Basic Roast Turnips

So, being November, we are inching our way closer to ‘The Big Day’ for giving thanks and I’m repeating myself. But speaking of repeating, have I mentioned turnips? Well they are also nice roasted.

Here’s what you’ll need:

  • 3 cups peeled, cubed turnips (about 2 big ones)
  • 1 tablespoon olive oil
  • Salt & Pepper to taste

Preheat the oven to 400 degrees. Cut the turnips into medium sized chunks. Toss them in a large bowl with the olive oil. Make sure they are well coated. Add the salt and pepper to taste. Spread them on a baking sheet with a lip and pop them in the oven for about twenty minutes, or until tender.

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Basic Mashed Turnips

So, being November, we are inching our way closer to ‘The Big Day’ for giving thanks and eating stuff we really don’t indulge in otherwise. We tend to eat a lot of generic vegetables like corn, beans, and tomatoes, all year round thanks to canning, freezing, and cheap imports from out-of-town. We are losing major parts of our seasonal diversity. Its holidays like thanksgiving and Christmas that help to refocus our taste buds to these often overlooked dishes.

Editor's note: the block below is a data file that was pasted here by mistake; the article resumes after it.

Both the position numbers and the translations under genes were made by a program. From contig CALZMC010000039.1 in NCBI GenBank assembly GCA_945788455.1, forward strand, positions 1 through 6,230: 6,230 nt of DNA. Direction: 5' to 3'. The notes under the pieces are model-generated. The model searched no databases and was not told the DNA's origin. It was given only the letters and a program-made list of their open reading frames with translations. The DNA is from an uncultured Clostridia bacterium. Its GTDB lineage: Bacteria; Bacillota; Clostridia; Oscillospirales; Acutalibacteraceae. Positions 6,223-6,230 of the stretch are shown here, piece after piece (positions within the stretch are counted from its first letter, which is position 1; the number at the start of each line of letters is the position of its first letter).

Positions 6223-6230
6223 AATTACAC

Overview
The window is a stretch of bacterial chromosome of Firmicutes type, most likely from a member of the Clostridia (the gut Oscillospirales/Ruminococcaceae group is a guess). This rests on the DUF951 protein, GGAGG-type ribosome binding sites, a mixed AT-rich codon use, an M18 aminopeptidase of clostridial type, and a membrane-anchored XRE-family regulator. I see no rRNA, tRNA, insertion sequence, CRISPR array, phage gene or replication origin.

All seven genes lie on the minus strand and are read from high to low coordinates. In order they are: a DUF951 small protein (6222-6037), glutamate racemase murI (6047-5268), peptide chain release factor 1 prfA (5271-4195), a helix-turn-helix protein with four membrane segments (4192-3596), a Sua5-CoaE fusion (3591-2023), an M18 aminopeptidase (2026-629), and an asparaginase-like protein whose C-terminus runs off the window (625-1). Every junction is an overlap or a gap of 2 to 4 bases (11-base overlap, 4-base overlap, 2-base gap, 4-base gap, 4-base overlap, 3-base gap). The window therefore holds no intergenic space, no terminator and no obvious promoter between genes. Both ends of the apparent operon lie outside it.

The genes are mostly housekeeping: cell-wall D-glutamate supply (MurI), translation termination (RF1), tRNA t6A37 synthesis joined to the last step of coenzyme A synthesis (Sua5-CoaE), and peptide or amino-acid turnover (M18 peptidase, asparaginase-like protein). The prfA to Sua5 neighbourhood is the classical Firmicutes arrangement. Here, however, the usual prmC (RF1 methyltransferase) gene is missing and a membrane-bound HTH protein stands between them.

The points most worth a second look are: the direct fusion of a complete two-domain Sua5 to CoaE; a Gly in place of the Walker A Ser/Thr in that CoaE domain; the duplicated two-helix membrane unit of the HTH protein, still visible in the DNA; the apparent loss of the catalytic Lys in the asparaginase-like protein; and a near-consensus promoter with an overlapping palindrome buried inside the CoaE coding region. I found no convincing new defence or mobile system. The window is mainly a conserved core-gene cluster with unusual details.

So let’s take a look as some simple seasonal items that often don’t appear on our tables.. like… tasty turnips! A white bulbous root vegetable grown in temperate climates and harvested in fall and enjoyed in fall and winter.

Here’s what you’ll need:

  • 3 cups peeled, cubed turnips (about 2 big ones)
  • 1 quarts water
  • 1/2 teaspoon salt
  • 1/2 tablespoon sugar
  • 2 tablespoons margarine
  • evaporated milk
  • Salt & Pepper to taste

Cut the turnips into medium sized chunks. Measure up 3 full cups of them. Bring the water to a boil in a large pot on the stove. Add the salt and sugar. When the water boils, add the turnips. Boil for about 20 minutes, or until the turnips are tender. Drain well. Add the margarine and evaporated milk. Using an old fashioned masher, mash the turnips until they are smooth. Taste and add more salt and plenty of pepper. Makes 4 servings.

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